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Figure 4: (a and b) Postoperative magnetic resonance imaging cervical spine at 3-month follow-up showing complete resection and no recurrence

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Figure 5: Histopathological slide showing an encapsulated tumor arranged in compact interlacing fascicles and bundles. Spindle-shaped cells with scant cytoplasm had oval to elongated nuclei. The tumor also showed numerous ganglion cells with eosinophilic cytoplasm

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Nerve sheath tumors can be intradural (70–75%), extradural (15%), or extradural–intradural dumbbell masses (15%). The distribution of nerve sheath tumors throughout the spine is uniform with a slight lumbar predominance; and, multiple lesions are reported in 1–55% of patients and are common in patients with NF.[2] These tumors are isointense compared to the spinal cord on T1WI, and most of them are iso-to-hyperintense on T2WI. The nonhomogeneous appearance and a low-to-intermediate intensity on T1W1 image and a high signal intensity on T2W1 images corresponds to areas of cystic degeneration, hemorrhage, or necrotic degeneration. All nerve sheath tumors show enhancement following contrast administration. GNs histologically show mature ganglion cells, Schwann cells, and nerve fibers and have a distinct whorled pattern. The extradural nerve sheath tumors have to be differentiated from a vertebral chordoma, both of which are typically slow-growing and are extending through and expanding the neural foramina. Some of the GNs (25%) are not truly benign but contain poorly differentiated components including ganglioneuroblastomas, neuroblastomas, or pheochromocytomas. If a GN has atypical CT or MR features, then coexistence of a malignant component should be considered along with the ganglionic components.

GN is most commonly located in the retroperitoneum and posterior mediastinum. A solitary GN at the cervicothoracic region arising from the cervical nerve root within the intervertebral foramen is extremely uncommon. Among the 11 previously published cases of cervical GN that were producing spinal cord compression, only five were associated with NF-1.[1] An association with NF-1 has been speculated in cases with multiple occurrences but genetic associations between NF-1 and GN remain unclear. GNs are usually encapsulated masses with a firm consistency; complete surgical resection is the best option for a solitary GN. Prognosis is generally favorable considering that GNs, the most differentiated form of neuroblastic tumor, have no metastatic potential. However, local recurrence, regional lymph node metastasis, and malignant transformation into malignant peripheral nerve sheath tumors have been reported; therefore, periodic radiologic surveillance should be performed after resection.[1],[3]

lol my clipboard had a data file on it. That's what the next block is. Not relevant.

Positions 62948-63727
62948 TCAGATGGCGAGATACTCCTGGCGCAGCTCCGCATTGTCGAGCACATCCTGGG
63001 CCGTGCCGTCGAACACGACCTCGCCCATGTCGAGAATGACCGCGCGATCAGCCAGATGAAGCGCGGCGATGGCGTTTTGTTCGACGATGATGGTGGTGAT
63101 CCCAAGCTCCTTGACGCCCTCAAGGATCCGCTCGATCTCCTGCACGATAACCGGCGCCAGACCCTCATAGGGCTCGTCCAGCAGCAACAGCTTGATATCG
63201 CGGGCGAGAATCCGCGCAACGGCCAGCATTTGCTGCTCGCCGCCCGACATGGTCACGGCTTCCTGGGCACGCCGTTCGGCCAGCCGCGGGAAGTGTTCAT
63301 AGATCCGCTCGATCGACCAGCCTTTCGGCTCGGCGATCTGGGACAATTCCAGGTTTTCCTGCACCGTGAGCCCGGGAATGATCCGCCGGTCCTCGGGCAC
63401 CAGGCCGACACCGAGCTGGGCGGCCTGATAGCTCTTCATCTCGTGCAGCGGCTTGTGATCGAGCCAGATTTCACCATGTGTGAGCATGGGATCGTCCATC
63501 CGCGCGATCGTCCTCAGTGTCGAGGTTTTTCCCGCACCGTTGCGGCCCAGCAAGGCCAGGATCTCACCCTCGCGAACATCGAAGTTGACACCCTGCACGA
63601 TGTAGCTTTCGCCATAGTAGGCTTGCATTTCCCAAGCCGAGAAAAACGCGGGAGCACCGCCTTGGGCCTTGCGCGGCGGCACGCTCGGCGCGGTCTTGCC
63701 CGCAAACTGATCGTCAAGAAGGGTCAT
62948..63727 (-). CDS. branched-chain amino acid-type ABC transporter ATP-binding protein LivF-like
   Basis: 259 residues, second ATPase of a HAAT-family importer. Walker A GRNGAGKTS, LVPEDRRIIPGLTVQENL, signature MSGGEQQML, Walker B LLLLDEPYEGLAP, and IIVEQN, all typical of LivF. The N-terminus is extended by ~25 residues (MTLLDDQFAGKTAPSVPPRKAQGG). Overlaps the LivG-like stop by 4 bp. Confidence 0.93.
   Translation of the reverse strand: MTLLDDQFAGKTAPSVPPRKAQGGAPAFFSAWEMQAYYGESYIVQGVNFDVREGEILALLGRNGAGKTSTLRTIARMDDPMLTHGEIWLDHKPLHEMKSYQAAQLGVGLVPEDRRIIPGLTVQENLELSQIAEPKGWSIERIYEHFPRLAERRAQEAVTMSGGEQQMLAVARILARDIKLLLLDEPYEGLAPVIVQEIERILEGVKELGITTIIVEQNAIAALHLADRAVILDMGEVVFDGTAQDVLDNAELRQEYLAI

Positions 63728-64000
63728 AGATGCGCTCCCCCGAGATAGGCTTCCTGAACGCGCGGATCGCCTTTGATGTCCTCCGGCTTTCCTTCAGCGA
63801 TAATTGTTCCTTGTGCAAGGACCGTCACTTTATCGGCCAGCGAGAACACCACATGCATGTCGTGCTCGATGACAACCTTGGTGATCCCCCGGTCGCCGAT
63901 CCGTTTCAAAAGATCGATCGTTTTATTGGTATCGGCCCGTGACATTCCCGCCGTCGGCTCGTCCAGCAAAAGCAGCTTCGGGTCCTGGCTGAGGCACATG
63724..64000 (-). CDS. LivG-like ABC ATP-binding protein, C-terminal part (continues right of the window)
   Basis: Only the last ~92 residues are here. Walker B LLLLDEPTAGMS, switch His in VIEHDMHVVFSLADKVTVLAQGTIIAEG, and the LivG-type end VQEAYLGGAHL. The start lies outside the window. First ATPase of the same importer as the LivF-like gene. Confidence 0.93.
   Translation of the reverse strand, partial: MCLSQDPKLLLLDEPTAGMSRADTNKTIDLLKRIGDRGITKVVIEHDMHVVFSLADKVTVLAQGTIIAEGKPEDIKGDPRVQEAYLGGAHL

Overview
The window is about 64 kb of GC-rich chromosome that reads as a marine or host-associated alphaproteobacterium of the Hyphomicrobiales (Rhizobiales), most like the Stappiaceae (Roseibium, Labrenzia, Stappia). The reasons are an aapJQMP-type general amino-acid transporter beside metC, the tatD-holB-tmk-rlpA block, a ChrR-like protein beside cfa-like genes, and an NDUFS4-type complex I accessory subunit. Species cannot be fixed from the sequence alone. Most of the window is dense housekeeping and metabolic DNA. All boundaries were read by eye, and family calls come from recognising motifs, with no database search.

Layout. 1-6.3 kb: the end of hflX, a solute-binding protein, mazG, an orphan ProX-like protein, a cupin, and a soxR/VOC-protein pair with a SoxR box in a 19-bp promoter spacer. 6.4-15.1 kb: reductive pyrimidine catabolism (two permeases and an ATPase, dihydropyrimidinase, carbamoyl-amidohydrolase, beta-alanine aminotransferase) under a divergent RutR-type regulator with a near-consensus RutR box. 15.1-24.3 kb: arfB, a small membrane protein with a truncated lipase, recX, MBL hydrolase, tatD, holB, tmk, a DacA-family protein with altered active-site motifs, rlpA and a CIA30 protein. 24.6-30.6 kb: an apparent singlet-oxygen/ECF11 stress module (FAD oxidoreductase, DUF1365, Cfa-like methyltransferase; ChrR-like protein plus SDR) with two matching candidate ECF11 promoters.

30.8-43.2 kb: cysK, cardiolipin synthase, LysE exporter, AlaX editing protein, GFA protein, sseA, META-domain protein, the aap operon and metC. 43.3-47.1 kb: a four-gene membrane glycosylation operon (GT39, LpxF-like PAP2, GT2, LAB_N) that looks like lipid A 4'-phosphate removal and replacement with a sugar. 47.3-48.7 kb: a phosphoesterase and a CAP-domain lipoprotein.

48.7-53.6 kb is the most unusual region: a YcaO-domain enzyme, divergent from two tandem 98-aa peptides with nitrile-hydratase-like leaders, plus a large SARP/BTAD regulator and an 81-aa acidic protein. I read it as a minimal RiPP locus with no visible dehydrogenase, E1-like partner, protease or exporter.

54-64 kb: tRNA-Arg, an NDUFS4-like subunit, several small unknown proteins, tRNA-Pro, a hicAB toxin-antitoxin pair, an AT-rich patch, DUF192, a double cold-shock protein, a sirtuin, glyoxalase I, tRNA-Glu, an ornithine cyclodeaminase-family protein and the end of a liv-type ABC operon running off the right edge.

We described a rare case of GN of the cervical spine in a patient with NF-1. We performed total resection of the dumbbell tumor which is the best option for a solitary GN.

Financial support and sponsorship

Nil.

Conflicts of interest

There are no conflicts of interest.

 
  References Top

1.
Son DW, Song GS, Kim YH, Lee SW. Ventrally located cervical dumbbell ganglioneuroma producing spinal cord compression. Korean J Spine 2013;10:246-8.  Back to cited text no. 1
    
2.
Moorthy N, Bhaskar G, Venkatakumar N, Sharada V. Cervical ganglioneuroma. Indian J Radiol Imaging 2001;11:220-1.  Back to cited text no. 2
  Medknow Journal  
3.
Hioki A, Miyamoto K, Hirose Y, Kito Y, Fushimi K, Shimizu K. Cervical symmetric dumbbell ganglioneuromas causing severe paresis. Asian Spine J 2014;8:74-8.  Back to cited text no. 3
    


    Figures

  [Figure 1], [Figure 2], [Figure 3], [Figure 4], [Figure 5]